Anna von Hausswolff has said she is celebrating life and his existence on this disc.
The fact that she is using the church organ was trying to convey something divine, as if she is trying to bridge the gap between man and nature, between life and death.
It may sound pretentious, but Anna von Hausswolff succeed in principle to convey the sense of majestic tones that the theme requires. While production, with the church organ in the foreground, has been growing also has her singing has grown. When her voice is heard for the first time ten minutes into the disc, the song “Deathbed”, it feels as if the sky rocketing. Anna von Hausswolff allows the music to fill the whole spectrum, from the sublime to the brittle.
From anxious Silverbullit influences of “Sova” to drone-influenced electronica in “no body”. If the debut album “Singing from a grave” was a great collection of beautiful pop songs that are “Ceremony” in many ways a more complete experience. The monumental first single “Mountain crave” is already one of the best songs.
In “Ceremony” you’ll also find the story of Anna von Hausswolff grandfather and his struggle against death, and few have portrayed the life and death as well as Anna von Hausswolff doing here.
NIKLAS ALICKI/TT SPEKTRA
There really is only one Anna Von Hausswolff. We can thank our lucky stars that we got at least one.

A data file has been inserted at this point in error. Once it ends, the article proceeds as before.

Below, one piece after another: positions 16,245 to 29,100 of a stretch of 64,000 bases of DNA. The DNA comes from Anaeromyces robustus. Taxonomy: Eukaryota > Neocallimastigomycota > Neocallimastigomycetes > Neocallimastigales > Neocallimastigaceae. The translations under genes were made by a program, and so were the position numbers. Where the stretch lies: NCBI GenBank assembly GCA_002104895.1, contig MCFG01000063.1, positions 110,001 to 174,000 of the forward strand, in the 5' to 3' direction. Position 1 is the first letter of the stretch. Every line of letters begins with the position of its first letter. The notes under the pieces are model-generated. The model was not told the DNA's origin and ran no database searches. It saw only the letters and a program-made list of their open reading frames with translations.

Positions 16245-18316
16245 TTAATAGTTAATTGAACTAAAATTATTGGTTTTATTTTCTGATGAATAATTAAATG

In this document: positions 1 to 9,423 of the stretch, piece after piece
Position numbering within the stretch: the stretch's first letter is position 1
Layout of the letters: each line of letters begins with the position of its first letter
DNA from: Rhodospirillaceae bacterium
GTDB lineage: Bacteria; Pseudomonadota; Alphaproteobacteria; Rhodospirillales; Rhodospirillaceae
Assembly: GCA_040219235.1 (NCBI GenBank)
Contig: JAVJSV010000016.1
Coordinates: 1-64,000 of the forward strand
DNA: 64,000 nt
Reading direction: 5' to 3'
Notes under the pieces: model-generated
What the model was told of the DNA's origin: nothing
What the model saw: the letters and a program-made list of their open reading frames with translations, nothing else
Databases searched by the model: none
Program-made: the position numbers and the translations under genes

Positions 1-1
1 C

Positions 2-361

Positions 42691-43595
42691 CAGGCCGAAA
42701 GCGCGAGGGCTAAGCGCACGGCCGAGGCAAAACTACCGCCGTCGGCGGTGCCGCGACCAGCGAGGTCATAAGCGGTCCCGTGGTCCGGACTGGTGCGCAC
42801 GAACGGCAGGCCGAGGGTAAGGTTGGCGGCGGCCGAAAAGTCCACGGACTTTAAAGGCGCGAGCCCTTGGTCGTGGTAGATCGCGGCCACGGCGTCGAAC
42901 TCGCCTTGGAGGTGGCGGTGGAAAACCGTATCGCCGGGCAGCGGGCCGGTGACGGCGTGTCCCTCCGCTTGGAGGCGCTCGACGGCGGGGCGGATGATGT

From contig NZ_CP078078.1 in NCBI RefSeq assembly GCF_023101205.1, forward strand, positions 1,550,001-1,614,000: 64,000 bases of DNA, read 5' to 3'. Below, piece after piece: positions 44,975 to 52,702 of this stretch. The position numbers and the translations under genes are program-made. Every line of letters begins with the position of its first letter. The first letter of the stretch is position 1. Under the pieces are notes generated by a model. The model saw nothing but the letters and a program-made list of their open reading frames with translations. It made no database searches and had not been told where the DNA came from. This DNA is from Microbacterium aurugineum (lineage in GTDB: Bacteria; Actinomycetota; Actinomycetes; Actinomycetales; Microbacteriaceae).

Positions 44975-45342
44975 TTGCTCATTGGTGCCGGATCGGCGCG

There are people with the same kind of curiosity, with a similar talent, but they are also often older (Anna von Hausswolff 25 years) and more careful and not play with themselves as inputs in the same way.
For example, how she did not begin singing until ten minutes into this disc. And then she does it with a voice that is like a super power, stronger than steel. Before that, it sounds like Eduard Artemyevs soundtrack to Solaris. This is related to the instrumentation to do: pipe organ that is mixed with electronic and electro-acoustic instruments. What does lead to popular music, or at least to the music with its roots in popular culture, is mostly a formality: the repetitive and melodic apparent harmony, the length of the tonal figures, etcetera. And single Mountains Crave emerging as the third track, 15 minutes into the disc, is a spot on pop song in line with other clockwork and timeless: Hounds of Love, keep the streets empty for me, and falling to name a few.
Why do I seem fixed at this time, at intervals, is that this really is a challenging album, but it’s worth the time it takes to get into it. For me it happened in the middle of the third through listening, at the height of Red Sun about. The song of perhaps half of the songs, and a song that is completely elastic as well. Not that it is a question of röstekvilibrism, rather, von Hausswolff a singer who is recognized as long as possible, and suddenly hiss and roar, and bend the notes with absolute control. And the instrumental parts are sometimes long chunks of organ and slide guitar, sometimes quite distinct pop-melodies.
She sings mostly in English, and it could be perceived as a bit irritating to the work of this self-mercy and experimental dignity should be filtered, when the mother tongue and the most direct should be Swedish.
But strangely disturbs me. It largely depends on the voice, but also that these texts actually contain more than is usually the case when the Swedes change the language. This approach reminds a little bit about how, especially Norwegian black metal artists can switch languages without feeling artificial. It has to venture to do. Because this is a brave album, made with a completely open mind, with the necessary tunnel vision as well nigh all the others lack, or do not dare to rely on.